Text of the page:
Previous section: JBoss Server Configurations
Adding our Tomcat Service
We are going to try building a minimal JBoss configuration that holds nothing but the Tomcat server. You might wonder why we don't simply get a recent copy of Tomcat, unpack it, and use it "stand-alone." The thing is, there are a number of JBoss services that can be made available to Tomcat, thus enhancing it. These include some transaction services, security, pooled datasources. Eventually you might want to add full Enterprise JavaBeans. This could be done by adding—piece by piece—JBoss components.
A quick warning: although I provide these instructions as though it were an intuitive process to me, I've got to confess I'm pretty new to this stuff myself. There was a lot of trial-and-error to get an idea of which components constitute the Tomcat "service" and what dependencies (jar libraries, other services, etc.) we have to take into consideration. Nevertheless, I think you'll agree the steps I outline here wont seem overly complex.
We will begin this mini-tutorial by assuming that you already created the new "custom" configuration as outlined in the last section.
Step 1: Copy "Tomcat" Service to the Custom Configuration
It's convenient to use the default or all server configurations
as templates to grab the components we want to build into our new configuration.
In the default configuration's deploy directory you can find
the Tomcat service. It is a directory named
cp -R server/default/deploy/jbossweb-tomcat50.sar server/custom/deploy/
Notice the funny directory name
Step 2: Modify Tomcat's Configuration
The Tomcat service that we "borrowed" from the JBoss default configuration is set up to make use of some transaction and security services that are also found in default. Since we have pared our new configuration down to the bare minimums, the transaction and security services don't exist! Thus we will need to make a slight modification to Tomcat's configuration.
Go to the jbossweb-tomcat50.sar/META-INF directory and locate the jboss-service.xml file. We will have to comment out two small sections. First locate the section that looks like this:
<!-- A mapping to the server security manager service which must be operation compatible with type org.jboss.security.plugins.JaasSecurityManagerServiceMBean. This is only needed if web applications are allowed to flush the security manager authentication cache when the web sessions invalidate. --> <depends optional-attribute-name="SecurityManagerService" proxy-type="attribute">jboss.security:service=JaasSecurityManager </depends>
We will just want to move the end of the xml-comment field so that it also comments out the <depends> tag, so we'll have:
<!-- A mapping to the server security manager service which must be operation compatible with type org.jboss.security.plugins.JaasSecurityManagerServiceMBean. This is only needed if web applications are allowed to flush the security manager authentication cache when the web sessions invalidate. <depends optional-attribute-name="SecurityManagerService" proxy-type="attribute">jboss.security:service=JaasSecurityManager </depends> -->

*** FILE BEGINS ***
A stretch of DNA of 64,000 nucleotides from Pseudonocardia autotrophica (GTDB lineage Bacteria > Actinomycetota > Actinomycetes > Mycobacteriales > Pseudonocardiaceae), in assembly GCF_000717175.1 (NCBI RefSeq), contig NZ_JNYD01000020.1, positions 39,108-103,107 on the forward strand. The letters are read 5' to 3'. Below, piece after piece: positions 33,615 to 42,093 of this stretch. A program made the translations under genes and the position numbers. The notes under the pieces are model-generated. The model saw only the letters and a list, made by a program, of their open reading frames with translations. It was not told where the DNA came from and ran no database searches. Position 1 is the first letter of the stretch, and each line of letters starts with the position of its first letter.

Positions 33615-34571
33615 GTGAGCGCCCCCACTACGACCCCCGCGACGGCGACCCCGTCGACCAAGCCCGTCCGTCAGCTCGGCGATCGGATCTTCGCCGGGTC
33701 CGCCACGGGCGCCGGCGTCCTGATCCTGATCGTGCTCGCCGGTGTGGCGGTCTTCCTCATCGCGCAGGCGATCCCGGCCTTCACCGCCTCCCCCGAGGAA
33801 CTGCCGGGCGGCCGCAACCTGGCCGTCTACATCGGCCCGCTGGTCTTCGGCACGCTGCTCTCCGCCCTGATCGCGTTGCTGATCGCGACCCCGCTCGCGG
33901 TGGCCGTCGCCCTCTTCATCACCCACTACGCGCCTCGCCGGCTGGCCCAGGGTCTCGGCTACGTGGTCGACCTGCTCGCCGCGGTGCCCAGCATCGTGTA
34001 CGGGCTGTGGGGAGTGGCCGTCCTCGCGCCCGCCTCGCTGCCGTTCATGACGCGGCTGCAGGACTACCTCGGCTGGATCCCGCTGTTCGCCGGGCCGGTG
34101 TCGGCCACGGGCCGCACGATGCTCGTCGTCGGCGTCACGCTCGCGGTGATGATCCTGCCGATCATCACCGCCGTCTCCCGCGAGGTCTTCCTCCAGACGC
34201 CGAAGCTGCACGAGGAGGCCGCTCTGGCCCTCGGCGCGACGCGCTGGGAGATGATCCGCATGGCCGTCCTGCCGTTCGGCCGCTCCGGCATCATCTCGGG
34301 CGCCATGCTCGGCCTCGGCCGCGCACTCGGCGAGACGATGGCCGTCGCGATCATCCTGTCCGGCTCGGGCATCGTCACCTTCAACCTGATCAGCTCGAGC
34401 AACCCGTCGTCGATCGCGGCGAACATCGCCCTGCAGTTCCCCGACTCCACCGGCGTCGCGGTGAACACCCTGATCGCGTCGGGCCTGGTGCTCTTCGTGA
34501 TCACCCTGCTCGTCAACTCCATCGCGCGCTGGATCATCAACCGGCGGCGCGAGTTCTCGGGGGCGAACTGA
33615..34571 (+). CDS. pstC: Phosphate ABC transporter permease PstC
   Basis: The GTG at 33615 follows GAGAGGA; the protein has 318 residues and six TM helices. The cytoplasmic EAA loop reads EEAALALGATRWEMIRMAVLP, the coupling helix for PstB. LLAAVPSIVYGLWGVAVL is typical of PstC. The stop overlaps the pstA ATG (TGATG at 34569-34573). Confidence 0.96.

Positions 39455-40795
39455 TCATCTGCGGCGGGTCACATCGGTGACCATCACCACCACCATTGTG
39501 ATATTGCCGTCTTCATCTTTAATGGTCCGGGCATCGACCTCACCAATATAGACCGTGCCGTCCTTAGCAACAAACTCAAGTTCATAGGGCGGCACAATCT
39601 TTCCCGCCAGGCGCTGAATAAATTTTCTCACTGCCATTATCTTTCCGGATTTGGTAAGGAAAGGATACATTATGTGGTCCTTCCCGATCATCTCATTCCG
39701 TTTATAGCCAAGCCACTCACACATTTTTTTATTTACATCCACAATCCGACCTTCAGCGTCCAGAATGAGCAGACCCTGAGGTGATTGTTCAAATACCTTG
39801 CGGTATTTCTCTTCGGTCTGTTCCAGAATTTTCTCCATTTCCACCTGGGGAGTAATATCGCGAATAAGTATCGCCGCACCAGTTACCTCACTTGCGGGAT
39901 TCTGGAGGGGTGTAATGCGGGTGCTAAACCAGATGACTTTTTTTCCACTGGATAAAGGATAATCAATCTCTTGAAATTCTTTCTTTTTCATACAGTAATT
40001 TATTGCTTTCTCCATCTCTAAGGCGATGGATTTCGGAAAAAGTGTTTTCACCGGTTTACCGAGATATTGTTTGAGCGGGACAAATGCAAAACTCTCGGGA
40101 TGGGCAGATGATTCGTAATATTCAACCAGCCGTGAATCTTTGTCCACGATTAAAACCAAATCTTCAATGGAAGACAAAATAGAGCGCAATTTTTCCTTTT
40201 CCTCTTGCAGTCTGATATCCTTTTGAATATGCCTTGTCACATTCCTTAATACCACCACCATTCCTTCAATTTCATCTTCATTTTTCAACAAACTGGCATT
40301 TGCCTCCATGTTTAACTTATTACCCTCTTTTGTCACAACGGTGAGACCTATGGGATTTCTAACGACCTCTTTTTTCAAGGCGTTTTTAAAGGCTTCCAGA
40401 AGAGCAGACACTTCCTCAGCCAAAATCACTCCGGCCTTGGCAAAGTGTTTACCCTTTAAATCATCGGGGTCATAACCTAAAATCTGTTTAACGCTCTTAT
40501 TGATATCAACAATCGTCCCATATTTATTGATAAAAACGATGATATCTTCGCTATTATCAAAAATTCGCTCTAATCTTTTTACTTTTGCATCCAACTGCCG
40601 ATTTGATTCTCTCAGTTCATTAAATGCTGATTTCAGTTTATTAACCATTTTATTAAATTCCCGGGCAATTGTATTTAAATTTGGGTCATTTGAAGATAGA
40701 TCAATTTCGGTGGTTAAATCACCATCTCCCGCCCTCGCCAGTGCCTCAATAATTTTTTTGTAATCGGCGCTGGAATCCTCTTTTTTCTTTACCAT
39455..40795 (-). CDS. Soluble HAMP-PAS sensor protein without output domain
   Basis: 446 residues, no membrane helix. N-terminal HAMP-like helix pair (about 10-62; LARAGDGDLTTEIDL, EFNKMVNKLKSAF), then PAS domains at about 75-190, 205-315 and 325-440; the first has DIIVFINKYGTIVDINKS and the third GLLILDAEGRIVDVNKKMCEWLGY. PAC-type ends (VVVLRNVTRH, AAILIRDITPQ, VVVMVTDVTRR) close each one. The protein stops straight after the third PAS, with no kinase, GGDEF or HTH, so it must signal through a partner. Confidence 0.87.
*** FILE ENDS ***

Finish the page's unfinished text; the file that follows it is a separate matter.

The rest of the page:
Second we look for the line:
And we'll comment it out as well:
<!-- <depends>jboss:service=TransactionManager</depends> -->
Step 3: Copy over some needed libraries
This part was a tremendous exercise of trial and error on my behalf.
(Okay, it probably only took 30 minutes.) You will need to copy over
some JAR files from
javax.servlet.jar javax.servlet.jsp.jar jbosssx.jar jboss-j2ee.jar jboss.jar
Step 4: Try it out!
In order to try out Tomcat, we need an appropriate Web application.
I have a small, humble HelloWorld application that you can download.
The file's name is SampleWeb.war and you
will want to place it in the server/custom/deploy directory, right next
INFO [Embedded] Catalina naming disabled INFO [Http11Protocol] Initializing Coyote HTTP/1.1 on http-0.0.0.0-8080 INFO [Catalina] Initialization processed in 1037 ms INFO [StandardService] Starting service jboss.web INFO [StandardEngine] Starting Servlet Engine: Apache Tomcat/5.0.28 INFO [StandardHost] XML validation disabled INFO [Catalina] Server startup in 107 ms INFO [TomcatDeployer] deploy, ctxPath=/, warUrl=file:/Library/JBoss/4.0.0 /server/custom/deploy/jbossweb-tomcat50.sar/ROOT.war/ INFO [WebappLoader] Dual registration of jndi stream handler: factory already defined INFO [TomcatDeployer] deploy, ctxPath=/SampleWeb, warUrl=file:/Library /JBoss/4.0.0/server/custom/tmp/deploy/tmp18496SampleWeb-exp.war/ INFO [Http11Protocol] Starting Coyote HTTP/1.1 on http-0.0.0.0-8080 INFO [ChannelSocket] JK2: ajp13 listening on /0.0.0.0:8009 INFO [JkMain] Jk running ID=0 time=1/77 config=null
Now, just to test the application, try browsing to http://localhost:8080/SampleWeb/servlet/HelloWorld and you should see a (humble) Hello World program running.
So what have we learned? Well, first we learned that we could add the
Tomcat server by dropping one SAR archive into the
In the next exercise we will try to do basically the same thing, but with JBoss's JMS messaging service.
Next section: Adding our JMS Service
Written material copyright © 2004 by Murray Todd Williams
Page last modified 10/29/2004 20:19